At the centre of the inaugural Kappa Women’s Super Cup final is a mother-daughter rivalry between Western Pride Head Coach Pye Augustine and Lions FC centre-back Holly McQueen.
Augustine, who recently took over as Head Coach of Pride, said her family will be split down the middle for 90 minutes on Friday night.
“Holly’s dad will support her and Lions, but the rest of the family will be supporting me and Western Pride,” said Augustine.
After seven months of competition featuring 55 teams from across the state, it is perhaps fitting for the first Cup final to bring together Western Pride and Lions FC.
Western Pride’s women’s side, which entered the NPL in 2015, is searching for its first piece of silverware.
Lions FC, on the other hand, have won the NPL Women’s Championship two years running to earn a reputation as Queensland’s powerhouse club.
In many ways, Pride coach Augustine and Lions defender McQueen symbolise the past, present and future of women’s football in Queensland.
Augustine, a 51-year-old former Queensland representative player, is the only female Head Coach in the NPL and FQPL Women’s competitions.
McQueen, 19, is a rising star of the game, taking out the Sue Monteath Award for QAS Player of the Year last season before signing on with Lions in the NPL and Brisbane Roar in the W-League.
“I know from the stories my mum told me that women’s football was very different when she was my age,” said McQueen.
“Mum was my first coach and has always been my mentor, so it’s going to be a bit weird coming up against her in the Cup final.”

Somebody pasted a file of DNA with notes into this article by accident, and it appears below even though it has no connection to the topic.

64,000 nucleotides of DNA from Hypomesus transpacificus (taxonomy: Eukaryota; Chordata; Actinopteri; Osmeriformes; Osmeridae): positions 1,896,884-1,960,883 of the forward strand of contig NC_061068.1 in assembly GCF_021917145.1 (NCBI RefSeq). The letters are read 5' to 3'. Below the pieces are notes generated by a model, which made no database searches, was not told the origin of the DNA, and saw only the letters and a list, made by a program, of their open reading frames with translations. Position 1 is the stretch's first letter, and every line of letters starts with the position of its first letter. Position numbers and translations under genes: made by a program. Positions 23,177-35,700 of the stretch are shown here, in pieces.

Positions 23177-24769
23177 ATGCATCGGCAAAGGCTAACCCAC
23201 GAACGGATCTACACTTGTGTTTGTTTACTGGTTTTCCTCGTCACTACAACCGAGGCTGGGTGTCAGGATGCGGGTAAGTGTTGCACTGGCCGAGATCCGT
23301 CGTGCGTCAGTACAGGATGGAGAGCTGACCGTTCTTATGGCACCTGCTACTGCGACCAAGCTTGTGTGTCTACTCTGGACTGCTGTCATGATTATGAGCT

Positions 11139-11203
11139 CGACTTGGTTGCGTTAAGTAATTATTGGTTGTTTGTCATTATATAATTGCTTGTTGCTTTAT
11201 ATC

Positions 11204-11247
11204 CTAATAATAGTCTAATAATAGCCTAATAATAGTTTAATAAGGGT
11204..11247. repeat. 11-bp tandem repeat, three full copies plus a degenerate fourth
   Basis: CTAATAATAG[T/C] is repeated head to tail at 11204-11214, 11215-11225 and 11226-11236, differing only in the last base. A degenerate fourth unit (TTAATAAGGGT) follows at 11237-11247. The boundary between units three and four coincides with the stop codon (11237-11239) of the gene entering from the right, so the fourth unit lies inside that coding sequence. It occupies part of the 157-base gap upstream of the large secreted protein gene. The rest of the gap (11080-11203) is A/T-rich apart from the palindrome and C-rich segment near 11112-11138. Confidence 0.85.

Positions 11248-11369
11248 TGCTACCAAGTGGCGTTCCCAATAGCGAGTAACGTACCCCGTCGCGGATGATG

Augustine has been central to McQueen’s development as she progressed from Coolum FC to Lions FC via Springfield United, Olympic FC, Western Pride and the QAS.
From the moment McQueen started kicking a football, Augustine could tell that her daughter possessed special qualities that would take her to the top.
Since the age of five, McQueen has talked about her desire to one day play for Australia.
“My goal is to play for the Matildas at the World Cup and the Olympics,” said McQueen.
Junior Matildas Head Coach Rae Dower, who played alongside Augustine for Queensland and has coached McQueen at junior national team camps, said McQueen was like a “mini-me” of her mother.
“Back in the day, Pye was known as a tenacious and speedy defender and Holly is showing many of the same attributes,” said Dower.
Although mother and daughter will sleep at different residences on Thursday night and travel to the final separately on Friday, they will embrace as family after full-time no matter the result.
“Of course I’d love Holly to be at Western Pride, but I understand where her journey is at and Lions is where she needs to be,” said Augustine.
“Because we’re so close in personality and looks, it used to be that she was known as ‘Pye Augustine’s daughter’.
“But I’m pleased to say that now she is tipping the scales so that I’m becoming known as ‘Holly McQueen’s mum’.
“I feel so proud watching her forge her own identity as a footballer and as a young woman.”
Lions FC v Western Pride
Friday 24 September, 7:30pm
CTM Stadium, Newmarket
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